Attorney General Commits to "Smart on Crime" Approach to Economic Crimes
In an address on August 3, 2009, at the American Bar Association's annual convention, Attorney General Eric H. Holder Jr. touted the administration's efforts to date in prosecuting health care fraud, and committed to a "smart on crime" approach to economic and other crimes. Highlighting last week's indictments by a Houston grand jury of thirty-two health care executives, providers, and operators who allegedly made $16 million in fraudulent Medicare claims, Holder noted that the indictments were examples of the success of this "smart on crime" policy. The operation relied on the innovative tactic of real time data analysis of Medicare billing records. Real time data analysis allowed fraud investigators to contemporaneously review billing claims as they were filed by Medicare providers and thereby immediately identify irregularities - a strategy that varies greatly from the previous complaint-driven approach taken by fraud investigators.
Holder hailed these indictments as paradigmatic of the Department of Justice's ("DOJ's") commitment to not only being "tough on crime" but also being "smart on crime." The DOJ will use "science and data to shape policy" and apply a "data-driven, non-ideological approach" to the detection and prevention of economic crimes and related civil enforcement efforts. Holder noted that such "smarter, research-driven" tactics founded on evidence-based methods have previously been employed in the areas of occupational safety and public health.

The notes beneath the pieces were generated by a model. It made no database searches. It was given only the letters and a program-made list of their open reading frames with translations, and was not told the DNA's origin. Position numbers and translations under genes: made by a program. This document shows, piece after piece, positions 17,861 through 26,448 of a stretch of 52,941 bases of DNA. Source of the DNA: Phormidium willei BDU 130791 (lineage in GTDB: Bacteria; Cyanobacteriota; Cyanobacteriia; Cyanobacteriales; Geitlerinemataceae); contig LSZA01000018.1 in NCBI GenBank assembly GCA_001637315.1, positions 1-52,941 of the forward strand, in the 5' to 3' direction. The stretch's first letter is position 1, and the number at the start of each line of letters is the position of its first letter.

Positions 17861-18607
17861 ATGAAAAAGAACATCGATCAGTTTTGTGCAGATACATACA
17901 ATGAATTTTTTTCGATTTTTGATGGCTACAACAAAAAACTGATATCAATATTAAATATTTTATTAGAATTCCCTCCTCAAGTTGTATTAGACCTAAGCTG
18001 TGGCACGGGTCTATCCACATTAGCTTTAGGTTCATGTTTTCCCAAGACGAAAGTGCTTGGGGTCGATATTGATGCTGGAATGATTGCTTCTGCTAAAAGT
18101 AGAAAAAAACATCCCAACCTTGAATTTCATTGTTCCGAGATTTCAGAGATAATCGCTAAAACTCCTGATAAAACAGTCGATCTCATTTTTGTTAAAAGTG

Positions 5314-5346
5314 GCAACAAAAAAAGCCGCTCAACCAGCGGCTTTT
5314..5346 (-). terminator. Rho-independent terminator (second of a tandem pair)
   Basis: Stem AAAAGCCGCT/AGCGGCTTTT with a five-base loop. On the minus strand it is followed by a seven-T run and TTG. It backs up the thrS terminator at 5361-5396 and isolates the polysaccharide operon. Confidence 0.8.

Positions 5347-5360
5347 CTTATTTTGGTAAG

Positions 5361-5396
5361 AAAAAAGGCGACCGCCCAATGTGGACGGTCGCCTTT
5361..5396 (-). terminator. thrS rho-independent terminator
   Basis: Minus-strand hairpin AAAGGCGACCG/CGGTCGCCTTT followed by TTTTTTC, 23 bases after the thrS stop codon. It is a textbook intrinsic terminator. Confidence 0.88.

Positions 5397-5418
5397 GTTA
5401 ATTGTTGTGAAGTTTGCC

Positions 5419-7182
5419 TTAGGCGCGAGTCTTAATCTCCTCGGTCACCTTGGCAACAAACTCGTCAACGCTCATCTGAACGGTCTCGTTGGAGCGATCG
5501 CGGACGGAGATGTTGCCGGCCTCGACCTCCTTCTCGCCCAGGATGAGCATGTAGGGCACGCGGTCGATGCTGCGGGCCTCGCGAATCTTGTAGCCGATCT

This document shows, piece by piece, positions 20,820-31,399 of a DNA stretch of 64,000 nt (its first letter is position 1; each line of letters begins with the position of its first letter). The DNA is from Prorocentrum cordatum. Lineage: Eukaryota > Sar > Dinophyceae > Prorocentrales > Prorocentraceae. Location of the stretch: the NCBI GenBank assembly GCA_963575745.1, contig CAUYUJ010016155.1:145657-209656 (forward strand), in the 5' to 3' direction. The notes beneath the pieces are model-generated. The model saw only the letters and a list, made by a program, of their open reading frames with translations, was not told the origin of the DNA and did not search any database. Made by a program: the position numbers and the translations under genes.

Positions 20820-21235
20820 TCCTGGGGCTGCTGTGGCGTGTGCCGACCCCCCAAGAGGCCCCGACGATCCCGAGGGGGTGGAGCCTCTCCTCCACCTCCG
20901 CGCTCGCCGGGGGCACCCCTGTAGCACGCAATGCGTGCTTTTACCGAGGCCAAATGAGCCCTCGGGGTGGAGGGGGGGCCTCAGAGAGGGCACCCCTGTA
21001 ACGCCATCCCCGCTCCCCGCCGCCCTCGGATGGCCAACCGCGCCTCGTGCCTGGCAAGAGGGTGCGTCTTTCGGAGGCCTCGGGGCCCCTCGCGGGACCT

The Attorney General suggested that the DOJ's smart on crime approach is already paying dividends - noting that in the fewer than nine months this year, the DOJ and the Department of Health and Human Services ("HHS") have nearly matched the $1 billion in health care fraud judgments and settlements secured during the entire 2008 fiscal year. Holder observed that for every one dollar spent by the DOJ and HHS on federal health care fraud enforcement, four dollars is recovered.
Holder's expression of a renewed commitment, focus and determination to prosecute healthcare fraud and return significant amounts of taxpayer monies to the public were part of a larger statement of the DOJ's priorities. In addition to outlining a greater effort to detect and prevent economic crimes and healthcare fraud, Holder committed to (i) redefining the DOJ's approach to non-violent drug crimes; (ii) identifying evidence-based methods for preventing crime before it occurs; (iii) a comprehensive, evidence-based review of federal sentencing and corrections policy; (iv) enhancing resources for indigent defense; and (v) improving handling of forensic sciences.
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